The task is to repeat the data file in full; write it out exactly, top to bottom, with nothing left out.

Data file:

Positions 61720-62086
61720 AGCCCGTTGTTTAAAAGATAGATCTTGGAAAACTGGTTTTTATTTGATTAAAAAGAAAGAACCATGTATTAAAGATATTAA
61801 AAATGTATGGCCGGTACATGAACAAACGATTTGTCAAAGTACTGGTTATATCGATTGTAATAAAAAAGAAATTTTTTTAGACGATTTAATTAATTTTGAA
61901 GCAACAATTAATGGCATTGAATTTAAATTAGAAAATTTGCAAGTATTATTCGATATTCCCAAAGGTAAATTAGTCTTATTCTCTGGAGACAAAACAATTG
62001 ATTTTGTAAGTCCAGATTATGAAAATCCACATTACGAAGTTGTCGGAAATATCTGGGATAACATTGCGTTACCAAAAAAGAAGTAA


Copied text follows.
Positions 61720-62086
61720 AGCCCGTTGTTTAAAAGATAGATCTTGGAAAACTGGTTTTTATTTGATTAAAAAGAAAGAACCATGTATTAAAGATATTAA
61801 AAATGTATGGCCGGTACATGAACAAACGATTTGTCAAAGTACTGGTTATATCGATTGTAATAAAAAAGAAATTTTTTTAGACGATTTAATTAATTTTGAA
61901 GCAACAATTAATGGCATTGAATTTAAATTAGAAAATTTGCAAGTATTATTCGATATTCCCAAAGGTAAATTAGTCTTATTCTCTGGAGACAAAACAATTG
62001 ATTTTGTAAGTCCAGATTATGAAAATCCACATTACGAAGTTGTCGGAAATATCTGGGATAACATTGCGTTACCAAAAAAGAAGTAA